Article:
Day 9: The Man with the Axe

Several miles north of Stonehenge in a mobile lab, Cameron Thornton cataloged the contents of Professor Martin’s discovery, a stone box with ornate carvings of sportsmen throwing javelins and hammers. The professor babbled on about its unidentified culture and made several calls to his archeology colleagues. The variegated edge of the lid fit the corresponding top of the box with Incan precision. It took them an hour to figure out what angle it had to be pulled to come off.

The colors of the artifacts looked fresh, goblets and cylinders with bright reds, oranges, and a few blues. A brilliant green tunic with black cords resembled a modern day hoodie without the hood, but the textile appeared to be finely woven wool, perfectly preserved. From the moment he saw it, Cam wanted to try it on. He saved it for last. If not for the impressive workmanship and rich materials, he would think these were brand new.

With each artifact, Cam also made a cursory evaluation in his journal, describing the intricate metalwork, the gems, and the pigments. Someone very close to a king owned these.

The weaves of the shirt were perfectly constant, straight rows reaching hemlines that seemed to be woven into it rather than stitched. The color shone like a forest in sunlight, the natural color absorbing Cam’s admiration. It held together better than his favorite sweater.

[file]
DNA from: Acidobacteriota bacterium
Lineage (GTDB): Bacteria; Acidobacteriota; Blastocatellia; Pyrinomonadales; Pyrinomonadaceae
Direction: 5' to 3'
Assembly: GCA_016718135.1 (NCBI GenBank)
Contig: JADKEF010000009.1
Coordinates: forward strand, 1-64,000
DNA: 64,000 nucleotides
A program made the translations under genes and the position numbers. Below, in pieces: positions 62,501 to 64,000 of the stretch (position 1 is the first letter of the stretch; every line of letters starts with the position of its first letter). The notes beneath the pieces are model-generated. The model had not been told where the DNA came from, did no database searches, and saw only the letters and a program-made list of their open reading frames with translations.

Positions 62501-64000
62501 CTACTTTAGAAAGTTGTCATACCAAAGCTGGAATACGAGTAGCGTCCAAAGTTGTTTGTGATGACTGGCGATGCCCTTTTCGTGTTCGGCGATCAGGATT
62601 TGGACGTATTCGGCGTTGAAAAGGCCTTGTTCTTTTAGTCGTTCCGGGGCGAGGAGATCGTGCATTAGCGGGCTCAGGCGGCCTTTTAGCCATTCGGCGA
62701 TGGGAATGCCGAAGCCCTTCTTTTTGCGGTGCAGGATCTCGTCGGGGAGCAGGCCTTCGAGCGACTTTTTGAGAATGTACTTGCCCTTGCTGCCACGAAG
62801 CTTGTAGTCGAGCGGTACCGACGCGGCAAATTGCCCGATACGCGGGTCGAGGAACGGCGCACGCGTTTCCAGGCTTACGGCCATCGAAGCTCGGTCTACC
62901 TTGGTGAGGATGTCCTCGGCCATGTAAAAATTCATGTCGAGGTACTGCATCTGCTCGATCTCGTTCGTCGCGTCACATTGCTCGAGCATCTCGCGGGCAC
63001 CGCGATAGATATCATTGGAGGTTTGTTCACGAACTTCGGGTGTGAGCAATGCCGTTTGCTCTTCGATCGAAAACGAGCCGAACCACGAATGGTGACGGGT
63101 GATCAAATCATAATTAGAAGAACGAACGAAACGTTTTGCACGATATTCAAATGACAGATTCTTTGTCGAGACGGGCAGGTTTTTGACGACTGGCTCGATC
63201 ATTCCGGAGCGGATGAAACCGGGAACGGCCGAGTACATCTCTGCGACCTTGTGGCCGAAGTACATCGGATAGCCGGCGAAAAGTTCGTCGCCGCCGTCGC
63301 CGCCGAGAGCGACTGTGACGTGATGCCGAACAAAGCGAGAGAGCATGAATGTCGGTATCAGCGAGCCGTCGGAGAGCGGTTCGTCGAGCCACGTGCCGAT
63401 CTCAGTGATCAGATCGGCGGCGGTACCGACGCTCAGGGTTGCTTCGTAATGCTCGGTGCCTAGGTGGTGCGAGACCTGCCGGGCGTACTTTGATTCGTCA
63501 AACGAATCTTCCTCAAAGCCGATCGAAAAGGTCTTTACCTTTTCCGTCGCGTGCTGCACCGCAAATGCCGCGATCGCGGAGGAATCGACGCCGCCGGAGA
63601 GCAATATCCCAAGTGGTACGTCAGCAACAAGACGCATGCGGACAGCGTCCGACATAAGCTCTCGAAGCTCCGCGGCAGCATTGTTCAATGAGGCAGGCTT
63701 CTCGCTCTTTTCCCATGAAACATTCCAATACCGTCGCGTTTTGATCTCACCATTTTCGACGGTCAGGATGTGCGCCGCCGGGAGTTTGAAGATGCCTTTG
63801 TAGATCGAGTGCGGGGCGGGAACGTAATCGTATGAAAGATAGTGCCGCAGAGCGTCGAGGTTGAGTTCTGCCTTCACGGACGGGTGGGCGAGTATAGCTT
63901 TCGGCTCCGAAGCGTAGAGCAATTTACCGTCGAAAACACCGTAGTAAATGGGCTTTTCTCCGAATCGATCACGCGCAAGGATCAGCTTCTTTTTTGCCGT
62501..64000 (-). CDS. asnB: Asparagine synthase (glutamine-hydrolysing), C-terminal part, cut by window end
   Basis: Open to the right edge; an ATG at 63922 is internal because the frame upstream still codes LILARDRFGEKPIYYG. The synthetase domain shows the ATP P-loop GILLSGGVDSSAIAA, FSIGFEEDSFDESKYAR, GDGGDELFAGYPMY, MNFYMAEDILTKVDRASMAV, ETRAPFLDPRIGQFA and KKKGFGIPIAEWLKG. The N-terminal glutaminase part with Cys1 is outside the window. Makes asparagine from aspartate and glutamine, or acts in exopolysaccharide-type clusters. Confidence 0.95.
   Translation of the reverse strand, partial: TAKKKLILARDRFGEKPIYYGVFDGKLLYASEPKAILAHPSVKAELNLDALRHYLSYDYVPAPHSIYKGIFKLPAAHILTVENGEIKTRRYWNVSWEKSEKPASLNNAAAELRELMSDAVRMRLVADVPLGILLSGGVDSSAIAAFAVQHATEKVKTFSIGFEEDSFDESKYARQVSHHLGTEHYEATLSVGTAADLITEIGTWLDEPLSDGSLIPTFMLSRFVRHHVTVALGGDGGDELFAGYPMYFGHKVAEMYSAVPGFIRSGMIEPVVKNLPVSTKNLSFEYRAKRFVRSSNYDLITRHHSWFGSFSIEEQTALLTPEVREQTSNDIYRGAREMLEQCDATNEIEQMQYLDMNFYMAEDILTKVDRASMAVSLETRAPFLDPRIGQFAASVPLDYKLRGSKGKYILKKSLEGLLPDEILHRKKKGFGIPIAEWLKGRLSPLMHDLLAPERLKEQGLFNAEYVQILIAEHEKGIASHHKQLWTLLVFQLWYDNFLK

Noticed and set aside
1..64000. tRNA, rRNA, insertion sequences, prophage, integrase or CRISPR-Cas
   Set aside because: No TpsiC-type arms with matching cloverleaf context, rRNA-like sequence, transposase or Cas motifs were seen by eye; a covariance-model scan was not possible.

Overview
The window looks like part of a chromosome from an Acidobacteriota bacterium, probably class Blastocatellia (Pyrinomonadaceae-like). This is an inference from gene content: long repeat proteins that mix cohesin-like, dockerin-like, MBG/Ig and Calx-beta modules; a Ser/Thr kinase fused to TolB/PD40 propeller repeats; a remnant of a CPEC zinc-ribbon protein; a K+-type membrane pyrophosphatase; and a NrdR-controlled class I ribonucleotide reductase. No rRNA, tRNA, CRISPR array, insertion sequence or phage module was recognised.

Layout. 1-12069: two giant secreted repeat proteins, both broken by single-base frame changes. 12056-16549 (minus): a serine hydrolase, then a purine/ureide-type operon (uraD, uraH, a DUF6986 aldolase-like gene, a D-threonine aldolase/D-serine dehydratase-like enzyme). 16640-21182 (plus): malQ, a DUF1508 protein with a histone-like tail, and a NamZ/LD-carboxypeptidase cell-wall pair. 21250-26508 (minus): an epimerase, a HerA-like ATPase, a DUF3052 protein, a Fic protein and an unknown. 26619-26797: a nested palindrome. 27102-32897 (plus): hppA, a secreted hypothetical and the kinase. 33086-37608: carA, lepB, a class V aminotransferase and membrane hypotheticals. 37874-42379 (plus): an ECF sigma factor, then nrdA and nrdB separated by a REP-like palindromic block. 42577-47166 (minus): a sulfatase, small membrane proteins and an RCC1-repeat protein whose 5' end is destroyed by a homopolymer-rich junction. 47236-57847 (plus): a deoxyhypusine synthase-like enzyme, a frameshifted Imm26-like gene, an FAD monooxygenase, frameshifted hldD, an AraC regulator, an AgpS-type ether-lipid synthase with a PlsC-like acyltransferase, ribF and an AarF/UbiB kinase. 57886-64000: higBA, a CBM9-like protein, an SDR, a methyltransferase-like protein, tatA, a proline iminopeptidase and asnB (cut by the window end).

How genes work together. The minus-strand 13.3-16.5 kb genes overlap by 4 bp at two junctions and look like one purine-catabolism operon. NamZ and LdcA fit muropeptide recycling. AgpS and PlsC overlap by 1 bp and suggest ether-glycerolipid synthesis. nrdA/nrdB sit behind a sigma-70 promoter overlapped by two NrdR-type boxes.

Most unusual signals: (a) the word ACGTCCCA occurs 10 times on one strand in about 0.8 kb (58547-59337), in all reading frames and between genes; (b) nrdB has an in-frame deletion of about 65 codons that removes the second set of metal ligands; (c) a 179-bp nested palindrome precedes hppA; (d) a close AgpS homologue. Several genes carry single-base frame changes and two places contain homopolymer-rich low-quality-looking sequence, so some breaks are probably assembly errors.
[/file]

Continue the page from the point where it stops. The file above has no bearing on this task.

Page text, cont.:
He was alone in the room, Martin off on his cell phone somewhere. He stroked the front of it, the wool silky against his fingertips. He’d cleaned up after the dig, so he didn’t feel it would sully it if he wore it for a minute or two. A few ratiocinations later he took off his shirt, and pulled the artifact over his head.

As his head came out the top, heat buffeted him in darkness. “What the…?” A fire roared before him, and around him sitting on logs were strange men dressed in fur, though they were so finely crafted, it gave them an august appearance. He caught some of their features, cold and brutal, in the flickering light. He froze, getting his bearings, realizing he sat snugly with them on the log, wearing the same shirt and clutching an axe.

One of the men took sudden interest in him, his cruel smile widening. He spoke, but Cam didn’t understand. He spoke a second time and laughed, but Cam still couldn’t comprehend him. When the man arose and stepped toward him, Cam bolted out of the ring and pulled the shirt up over his head.

He took it off to find himself back in the brightly lit lab. Some of the equipment was knocked over and tools spilled on the ground. After carefully laying the shirt down, he picked them up, and discovered a fresh carving reminiscent of Ogham on the bench with a stick figure holding an axe. He shuddered.

Professor Martin returned to the room. “Why’s your shirt off? You’ll catch cold.”

“I… um… thought there was a bug in it.” He shook his own shirt out and put it back on.

“Hm. Are you finished?” Martin asked.

“Not quite.”

“Well, get to it. We have a whole new culture to explore.”

“Yes, we do.” He remembered the sinister smile. “What kind of men were these?”

“If you want to badly enough,” said Martin, “You’ll figure that out.”

Cam regarded the professor and considered how badly he did.

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